There's no reason Shanahan's offensive scheme can't be successful in 2010, of course. McNabb seems like a terrific fit for a bootleg/rollout system that moves the pocket and requires a quarterback to throw on the run — and he will need to run, because the offensive line is a patchwork group. That unit was awful last year, and left tackle Chris Samuels(notes), a six-time Pro-Bowler, has since retired. Oklahoma rookie Trent Williams(notes) is expected to replace Samuels, but not all the pre-draft scouting reports on him were glowing. (Check the National Football Post's blurb, via Rivals). He just needs to fit the zone-blocking scheme, however. The addition of two-time Pro Bowl tackle Jammal Brown(notes) will undoubtedly help.
McNabb is coming off another very good year in Philadelphia (3553-22-10), but his old team nonetheless decided that it was time for the Kevin Kolb(notes) Era to begin. At this stage in McNabb's career (he's 33), your main worry is health, not performance. He's averaged only 12.6 games played per season over the past five years. When he's been on the field, he's typically delivered 235 yards and 1.5 TDs while limiting the negative plays. He's occasionally brilliant and nearly always useful. McNabb has been a fantasy asset, no question. And then he gets hurt in Week 11, and you're forced to roll with Kerry Collins(notes).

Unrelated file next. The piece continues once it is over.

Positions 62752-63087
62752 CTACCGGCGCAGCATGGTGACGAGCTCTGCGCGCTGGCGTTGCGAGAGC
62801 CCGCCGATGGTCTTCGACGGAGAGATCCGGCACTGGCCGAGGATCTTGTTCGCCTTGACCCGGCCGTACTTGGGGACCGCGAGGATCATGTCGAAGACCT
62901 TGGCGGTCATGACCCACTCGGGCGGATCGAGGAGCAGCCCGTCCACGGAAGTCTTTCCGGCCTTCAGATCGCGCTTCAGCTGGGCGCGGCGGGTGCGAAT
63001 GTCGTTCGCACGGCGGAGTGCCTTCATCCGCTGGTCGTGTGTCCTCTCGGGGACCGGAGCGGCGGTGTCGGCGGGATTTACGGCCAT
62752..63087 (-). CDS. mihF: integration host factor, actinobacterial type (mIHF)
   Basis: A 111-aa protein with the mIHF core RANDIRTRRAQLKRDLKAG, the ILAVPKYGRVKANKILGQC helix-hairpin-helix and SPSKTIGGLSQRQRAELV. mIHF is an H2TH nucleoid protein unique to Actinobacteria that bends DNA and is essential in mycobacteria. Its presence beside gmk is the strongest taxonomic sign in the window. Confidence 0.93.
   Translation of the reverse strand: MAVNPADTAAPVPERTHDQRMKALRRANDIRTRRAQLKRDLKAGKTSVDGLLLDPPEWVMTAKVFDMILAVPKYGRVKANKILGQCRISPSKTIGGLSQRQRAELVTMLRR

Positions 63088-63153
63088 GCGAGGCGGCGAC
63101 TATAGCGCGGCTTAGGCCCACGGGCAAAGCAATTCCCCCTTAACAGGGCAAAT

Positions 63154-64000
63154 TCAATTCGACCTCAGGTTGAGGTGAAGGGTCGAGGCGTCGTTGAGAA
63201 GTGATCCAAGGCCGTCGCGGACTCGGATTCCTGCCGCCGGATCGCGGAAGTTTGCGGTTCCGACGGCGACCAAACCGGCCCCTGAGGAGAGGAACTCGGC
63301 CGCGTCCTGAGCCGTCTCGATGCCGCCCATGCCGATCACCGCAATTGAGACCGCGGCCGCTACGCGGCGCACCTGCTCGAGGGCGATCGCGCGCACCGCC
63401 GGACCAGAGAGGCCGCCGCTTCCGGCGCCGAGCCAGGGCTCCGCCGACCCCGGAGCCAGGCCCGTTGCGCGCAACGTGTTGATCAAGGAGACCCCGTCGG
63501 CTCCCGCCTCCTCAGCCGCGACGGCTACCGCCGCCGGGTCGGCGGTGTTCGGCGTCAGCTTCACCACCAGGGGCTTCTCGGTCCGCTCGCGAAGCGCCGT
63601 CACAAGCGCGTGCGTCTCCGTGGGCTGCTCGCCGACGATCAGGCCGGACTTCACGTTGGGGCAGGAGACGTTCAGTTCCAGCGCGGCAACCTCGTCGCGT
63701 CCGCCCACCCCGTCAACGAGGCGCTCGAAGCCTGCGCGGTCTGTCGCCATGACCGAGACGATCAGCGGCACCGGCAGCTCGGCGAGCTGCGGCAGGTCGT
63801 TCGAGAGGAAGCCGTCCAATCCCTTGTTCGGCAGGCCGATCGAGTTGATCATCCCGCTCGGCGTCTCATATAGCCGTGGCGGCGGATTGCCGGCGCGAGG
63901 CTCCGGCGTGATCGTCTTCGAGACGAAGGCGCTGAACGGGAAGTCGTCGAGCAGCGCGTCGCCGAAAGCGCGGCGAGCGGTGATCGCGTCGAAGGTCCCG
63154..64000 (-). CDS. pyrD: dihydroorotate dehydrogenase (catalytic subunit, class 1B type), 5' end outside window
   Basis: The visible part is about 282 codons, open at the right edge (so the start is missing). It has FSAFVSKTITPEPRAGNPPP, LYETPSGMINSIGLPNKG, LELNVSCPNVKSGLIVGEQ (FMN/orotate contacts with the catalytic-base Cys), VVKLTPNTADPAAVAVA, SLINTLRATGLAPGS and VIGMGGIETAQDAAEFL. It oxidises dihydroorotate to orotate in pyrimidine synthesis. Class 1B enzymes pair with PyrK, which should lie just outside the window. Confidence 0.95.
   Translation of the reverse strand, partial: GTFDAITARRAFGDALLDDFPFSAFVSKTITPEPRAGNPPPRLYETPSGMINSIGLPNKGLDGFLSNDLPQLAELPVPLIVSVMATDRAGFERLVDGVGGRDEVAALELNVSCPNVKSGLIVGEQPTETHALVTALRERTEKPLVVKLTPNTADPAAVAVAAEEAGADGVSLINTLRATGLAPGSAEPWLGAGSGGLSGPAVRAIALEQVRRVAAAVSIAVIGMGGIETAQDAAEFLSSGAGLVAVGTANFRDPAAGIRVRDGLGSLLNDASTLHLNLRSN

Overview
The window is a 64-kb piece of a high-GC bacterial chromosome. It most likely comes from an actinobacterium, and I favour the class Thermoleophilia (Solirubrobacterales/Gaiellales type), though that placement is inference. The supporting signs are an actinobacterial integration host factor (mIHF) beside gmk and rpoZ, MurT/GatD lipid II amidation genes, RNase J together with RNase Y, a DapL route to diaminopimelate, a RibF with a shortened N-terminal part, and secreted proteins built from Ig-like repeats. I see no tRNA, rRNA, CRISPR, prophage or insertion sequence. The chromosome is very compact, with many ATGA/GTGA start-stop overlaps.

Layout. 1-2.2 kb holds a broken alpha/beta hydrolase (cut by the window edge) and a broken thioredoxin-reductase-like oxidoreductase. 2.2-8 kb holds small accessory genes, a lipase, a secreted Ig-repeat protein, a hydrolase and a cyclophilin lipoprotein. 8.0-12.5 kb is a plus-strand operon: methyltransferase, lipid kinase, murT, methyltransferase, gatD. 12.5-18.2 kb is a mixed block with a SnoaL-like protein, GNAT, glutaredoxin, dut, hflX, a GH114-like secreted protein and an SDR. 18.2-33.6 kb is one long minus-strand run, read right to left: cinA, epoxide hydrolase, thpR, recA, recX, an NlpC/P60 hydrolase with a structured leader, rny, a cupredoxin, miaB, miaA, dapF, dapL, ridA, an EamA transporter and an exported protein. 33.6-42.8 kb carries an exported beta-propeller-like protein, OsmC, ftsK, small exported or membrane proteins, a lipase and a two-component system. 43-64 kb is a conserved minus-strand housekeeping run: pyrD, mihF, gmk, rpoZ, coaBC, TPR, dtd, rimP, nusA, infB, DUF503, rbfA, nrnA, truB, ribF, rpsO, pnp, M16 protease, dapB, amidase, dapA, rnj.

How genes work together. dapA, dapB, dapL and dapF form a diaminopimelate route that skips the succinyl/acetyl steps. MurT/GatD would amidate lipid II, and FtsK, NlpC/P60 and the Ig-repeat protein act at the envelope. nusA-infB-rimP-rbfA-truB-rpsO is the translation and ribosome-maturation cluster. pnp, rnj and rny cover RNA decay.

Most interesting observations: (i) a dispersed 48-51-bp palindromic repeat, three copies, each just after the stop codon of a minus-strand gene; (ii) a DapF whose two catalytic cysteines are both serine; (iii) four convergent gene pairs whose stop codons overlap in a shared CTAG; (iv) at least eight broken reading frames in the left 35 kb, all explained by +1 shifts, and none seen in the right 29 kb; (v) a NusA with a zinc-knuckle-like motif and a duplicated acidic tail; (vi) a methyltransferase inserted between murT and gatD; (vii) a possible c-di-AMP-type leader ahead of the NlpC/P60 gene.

The Redskins' receiving corps is not a particularly exciting group, though it's worth noting that McNabb had big statistical seasons throwing to the likes of James Thrash(notes) and Todd Pinkston(notes). He can certainly tread water with borderline fantasy starters such as Moss and Cooley. (Galloway, at age 38, cannot be taken seriously). Third-year wideout Devin Thomas(notes) is the one Redskins skill player I've been routinely selecting in early drafts (always in the final rounds). He flashed serious ability last year — notably in the loss to New Orleans (7-100-2) — but tweaks and sprains always seem to interrupt his development. Malcolm Kelly(notes), another member of the 2008 draft class, sounds like he expects a few targets this season, too. Like Thomas, Kelly is a big receiver (6-foot-4) who looks like a playmaker, but has yet to inflict any real damage on NFL opponents.